Non-AIDS-Defining Malignancies in the HIV-Infected Population
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With the advent of effective combination antiretroviral therapy, HIV infection has been transformed from a fatal disease to a chronic condition. There is renewed clinical interest in long-term morbidities, including malignancies that occur disproportionately within this population. Non-AIDS-defining cancers (NADCs) are a significant source of morbidity and mortality in the aging HIV-infected population. There are data to suggest that incidence rates are elevated among HIV-infected individuals for many cancer sites, particularly those with a confirmed or suspected infectious etiology. The complex interplay between behavioral risk factors, coexistence of viral infections, immunodeficiency and antiretroviral therapy makes it difficult to analyze why certain cancers develop more frequently in HIV-infected individuals. The challenge to clinicians caring for HIV-infected patients is to develop and implement effective means to screen, treat, and prevent NADCs in the future. This review presents data on whether NADCs are increased in the HIV-Infected population, as well as ongoing research on epidemiology, prevention and pathogenesis of this evolving aspect of the HIV epidemic.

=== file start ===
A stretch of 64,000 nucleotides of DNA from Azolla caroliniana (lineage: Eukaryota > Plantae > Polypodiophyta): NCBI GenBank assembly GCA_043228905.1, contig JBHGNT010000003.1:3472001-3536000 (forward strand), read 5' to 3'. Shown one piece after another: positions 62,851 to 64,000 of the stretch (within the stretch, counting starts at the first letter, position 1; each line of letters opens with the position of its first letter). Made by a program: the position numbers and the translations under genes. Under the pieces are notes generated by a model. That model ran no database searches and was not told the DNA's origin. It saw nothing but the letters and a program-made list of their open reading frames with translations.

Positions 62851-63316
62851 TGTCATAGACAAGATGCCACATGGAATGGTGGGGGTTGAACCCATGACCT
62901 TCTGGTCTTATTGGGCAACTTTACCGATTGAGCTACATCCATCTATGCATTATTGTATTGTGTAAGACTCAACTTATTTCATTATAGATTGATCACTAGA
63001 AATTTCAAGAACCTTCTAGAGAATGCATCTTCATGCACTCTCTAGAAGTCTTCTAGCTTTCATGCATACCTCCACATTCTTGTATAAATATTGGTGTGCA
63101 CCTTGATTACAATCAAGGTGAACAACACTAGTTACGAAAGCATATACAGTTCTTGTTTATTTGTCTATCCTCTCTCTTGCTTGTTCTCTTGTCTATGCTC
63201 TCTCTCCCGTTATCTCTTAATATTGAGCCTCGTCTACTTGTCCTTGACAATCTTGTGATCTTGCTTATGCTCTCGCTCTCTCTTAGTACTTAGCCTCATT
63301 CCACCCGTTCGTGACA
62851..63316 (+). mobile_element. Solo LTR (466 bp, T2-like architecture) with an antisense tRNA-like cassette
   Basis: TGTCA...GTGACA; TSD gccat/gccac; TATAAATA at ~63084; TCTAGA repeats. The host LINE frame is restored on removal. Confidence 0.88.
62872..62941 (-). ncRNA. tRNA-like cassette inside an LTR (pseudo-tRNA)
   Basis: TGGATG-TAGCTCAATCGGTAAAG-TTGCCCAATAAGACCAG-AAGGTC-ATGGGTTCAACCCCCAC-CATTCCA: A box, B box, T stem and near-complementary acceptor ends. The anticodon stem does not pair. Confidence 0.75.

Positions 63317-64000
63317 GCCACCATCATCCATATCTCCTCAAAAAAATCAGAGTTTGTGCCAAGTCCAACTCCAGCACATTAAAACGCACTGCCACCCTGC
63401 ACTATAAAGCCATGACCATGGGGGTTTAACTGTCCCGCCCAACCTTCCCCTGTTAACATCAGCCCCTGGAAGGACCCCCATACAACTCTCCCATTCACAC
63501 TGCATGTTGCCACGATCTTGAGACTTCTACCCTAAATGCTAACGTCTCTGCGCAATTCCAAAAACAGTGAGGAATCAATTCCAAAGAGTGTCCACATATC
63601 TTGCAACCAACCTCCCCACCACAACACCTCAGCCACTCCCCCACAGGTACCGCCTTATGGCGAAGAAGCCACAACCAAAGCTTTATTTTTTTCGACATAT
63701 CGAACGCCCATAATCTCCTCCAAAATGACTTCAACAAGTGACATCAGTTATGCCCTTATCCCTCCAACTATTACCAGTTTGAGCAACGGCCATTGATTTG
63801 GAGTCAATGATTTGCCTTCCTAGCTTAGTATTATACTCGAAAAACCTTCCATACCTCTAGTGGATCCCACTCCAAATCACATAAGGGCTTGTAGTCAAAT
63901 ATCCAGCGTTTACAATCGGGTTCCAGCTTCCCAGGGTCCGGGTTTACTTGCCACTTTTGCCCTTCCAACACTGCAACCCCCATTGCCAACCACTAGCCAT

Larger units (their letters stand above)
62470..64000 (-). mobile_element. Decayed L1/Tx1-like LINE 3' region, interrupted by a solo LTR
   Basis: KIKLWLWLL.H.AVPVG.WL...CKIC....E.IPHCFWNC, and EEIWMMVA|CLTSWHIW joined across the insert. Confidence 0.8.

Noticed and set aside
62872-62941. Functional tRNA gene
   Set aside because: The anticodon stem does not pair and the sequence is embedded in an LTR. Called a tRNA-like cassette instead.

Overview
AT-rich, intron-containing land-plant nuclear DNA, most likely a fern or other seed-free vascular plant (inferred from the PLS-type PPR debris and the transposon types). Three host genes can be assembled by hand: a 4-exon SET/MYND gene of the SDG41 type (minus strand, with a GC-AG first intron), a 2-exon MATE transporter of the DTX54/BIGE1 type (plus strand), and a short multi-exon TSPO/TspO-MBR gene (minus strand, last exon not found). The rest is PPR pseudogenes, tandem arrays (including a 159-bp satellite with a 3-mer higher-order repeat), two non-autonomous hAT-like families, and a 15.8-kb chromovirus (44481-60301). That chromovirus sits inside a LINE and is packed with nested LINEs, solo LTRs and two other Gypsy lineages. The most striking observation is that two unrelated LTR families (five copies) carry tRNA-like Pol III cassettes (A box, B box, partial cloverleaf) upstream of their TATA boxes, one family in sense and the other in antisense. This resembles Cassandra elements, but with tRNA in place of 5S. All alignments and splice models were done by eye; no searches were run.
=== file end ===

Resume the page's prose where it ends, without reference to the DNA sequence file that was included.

KeywordsHIV/AIDS Cancer Epidemiology Lung cancer
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Conflict of Interest
Chia-Ching Wang received travel expense reimbursement from Prime Oncology. Michael Silverberg received grants from Merck and Pfizer. Donald Abrams declares no conflicts of interest.
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This article does not contain any studies with human or animal subjects performed by the author.
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